By Dan Santy 26/07 Updated: 31/07 12:53
CONFIDENCE is high Rugby Lions will be saved from collapsing despite plunging into liquidation.
It emerged last week the company which owns the 139-year-old club had been wound up on June 25 with huge debts after months of players not being paid and the recent departure of high profile head coach Neil Back.
It has left a big question mark looming over the future of the Webb Ellis Road outfit, with its current squad to disband despite earning promotion to the fourth tier and winning every game along the way.
But as the main club in the town where rugby union was born, there are many who want to ensure its survival, and it is believed attempts to take over at least part of the club will be made.
And with its Webb Ellis Road ground owned by Rugby Borough Council, and long-serving club member Mark Ellis stepping in as coach, there is hope the club will be able to continue playing.
The Insolvency Service is now investigating what happened to the owning company, The Rugby Football Club (2011) Ltd, and wants to question director Mike Aland, who arrived at Webb Ellis Road last March amid much fanfare after promising Premiership rugby and a 30,000 seat stadium.
A spokesman for the Insolvency Service said it was too early to say what the full extent of the debts were but confirmed the company owed £70,000 to sportswear supplier Genesis Group International Ltd, which called in the liquidators.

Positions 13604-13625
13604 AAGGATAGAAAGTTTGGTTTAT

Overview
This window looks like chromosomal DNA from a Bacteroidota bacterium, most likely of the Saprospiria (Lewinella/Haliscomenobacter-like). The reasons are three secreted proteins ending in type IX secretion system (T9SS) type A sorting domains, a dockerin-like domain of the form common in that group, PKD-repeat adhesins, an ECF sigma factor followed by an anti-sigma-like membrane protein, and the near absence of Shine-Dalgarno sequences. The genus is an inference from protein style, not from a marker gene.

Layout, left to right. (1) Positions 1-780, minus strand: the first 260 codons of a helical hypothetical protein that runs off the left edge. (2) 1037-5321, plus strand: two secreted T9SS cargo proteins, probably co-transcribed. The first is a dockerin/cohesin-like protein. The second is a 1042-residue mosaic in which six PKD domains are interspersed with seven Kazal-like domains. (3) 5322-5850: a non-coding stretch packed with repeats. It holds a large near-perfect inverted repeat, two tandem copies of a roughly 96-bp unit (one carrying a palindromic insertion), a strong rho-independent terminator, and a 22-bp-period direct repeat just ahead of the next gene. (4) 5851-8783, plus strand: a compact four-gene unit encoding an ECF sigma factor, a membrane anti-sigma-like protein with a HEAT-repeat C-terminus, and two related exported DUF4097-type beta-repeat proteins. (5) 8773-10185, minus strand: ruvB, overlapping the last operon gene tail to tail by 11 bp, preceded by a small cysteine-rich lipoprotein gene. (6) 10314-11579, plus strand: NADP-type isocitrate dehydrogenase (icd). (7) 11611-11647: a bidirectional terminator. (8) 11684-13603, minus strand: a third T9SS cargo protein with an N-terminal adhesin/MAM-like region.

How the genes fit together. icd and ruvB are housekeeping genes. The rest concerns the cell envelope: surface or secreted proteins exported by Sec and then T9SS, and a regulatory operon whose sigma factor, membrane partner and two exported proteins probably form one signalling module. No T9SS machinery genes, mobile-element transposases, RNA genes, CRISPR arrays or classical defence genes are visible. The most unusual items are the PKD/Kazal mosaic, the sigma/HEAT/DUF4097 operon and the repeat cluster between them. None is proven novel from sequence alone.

The spokesman added: "There haven't been any formal bids made for a takeover, but there is strong sentiment a 139-year-old club should be rescued and not allowed to close.
"If it doesn't happen, it could mean the end of the club.
"But what tends to happen in these situations is somebody may try to take over part of the club to keep it going."
Rugby born construction boss Mr Aland arrived at Webb Ellis Road in March 2011, laying out his hugely ambitious plans to make the Lions a top flight side and hiring Rugby World Cup winner Back as coach to help realise his dream.
And despite a perfect season in which the club won all 26 of its league games and earned promotion to the fourth tier, that same squad has been decimated with around 20 players - including star fly half Ben Gollings - already departed because wages were not paid.
Lions fan and town MP Mark Pawsey expressed his dismay at the situation but said he was confident the club would remain next season.
"I'm a great rugby enthusiast and like everybody else I was excited about the ambitious ideas they had for bringing a better class of rugby to the town, so I'm saddened we are where we are now," he said.
"The club is a fundamental part of the town and it would be a travesty if it were to close down after nearly 140 years."
Mr Pawsey added he had called the RFU for updates on where club goes from here.
"It's not long until the start of the season, the current squad is gone and the Lions are in the divison above where the standard will be a lot tougher. It will be a real challenge to find the players and get a squad together in time.
"It's difficult to know exactly what's happened, but I feel very sorry for the players who have been let down. I just hope something positive can come out of this so people in Rugby can continue going to watch and support the club.
"The Lions have gone through difficult times in the past and have recovered. I'm confident they can bounce back again."
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